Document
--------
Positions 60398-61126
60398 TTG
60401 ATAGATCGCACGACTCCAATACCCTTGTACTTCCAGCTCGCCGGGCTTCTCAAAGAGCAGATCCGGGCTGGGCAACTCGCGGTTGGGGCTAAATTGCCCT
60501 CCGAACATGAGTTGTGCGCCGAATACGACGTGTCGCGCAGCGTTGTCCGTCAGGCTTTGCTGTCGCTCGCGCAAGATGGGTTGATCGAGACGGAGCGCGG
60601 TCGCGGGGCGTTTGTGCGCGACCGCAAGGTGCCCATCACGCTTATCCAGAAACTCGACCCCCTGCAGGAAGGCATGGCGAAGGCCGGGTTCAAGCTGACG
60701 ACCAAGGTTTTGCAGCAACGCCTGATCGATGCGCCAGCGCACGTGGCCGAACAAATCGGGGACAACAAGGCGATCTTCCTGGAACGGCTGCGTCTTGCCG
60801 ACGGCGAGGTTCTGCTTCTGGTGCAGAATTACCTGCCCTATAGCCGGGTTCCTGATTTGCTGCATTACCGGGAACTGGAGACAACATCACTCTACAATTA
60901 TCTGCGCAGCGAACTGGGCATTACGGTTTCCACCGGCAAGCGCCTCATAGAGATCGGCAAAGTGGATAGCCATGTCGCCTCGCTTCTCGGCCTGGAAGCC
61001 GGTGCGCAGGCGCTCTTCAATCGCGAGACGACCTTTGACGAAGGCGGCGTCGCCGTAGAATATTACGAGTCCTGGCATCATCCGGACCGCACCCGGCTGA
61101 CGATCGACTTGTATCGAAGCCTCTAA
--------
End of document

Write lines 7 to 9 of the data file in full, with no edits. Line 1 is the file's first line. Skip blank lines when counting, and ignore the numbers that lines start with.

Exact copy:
60801 ACGGCGAGGTTCTGCTTCTGGTGCAGAATTACCTGCCCTATAGCCGGGTTCCTGATTTGCTGCATTACCGGGAACTGGAGACAACATCACTCTACAATTA
60901 TCTGCGCAGCGAACTGGGCATTACGGTTTCCACCGGCAAGCGCCTCATAGAGATCGGCAAAGTGGATAGCCATGTCGCCTCGCTTCTCGGCCTGGAAGCC
61001 GGTGCGCAGGCGCTCTTCAATCGCGAGACGACCTTTGACGAAGGCGGCGTCGCCGTAGAATATTACGAGTCCTGGCATCATCCGGACCGCACCCGGCTGA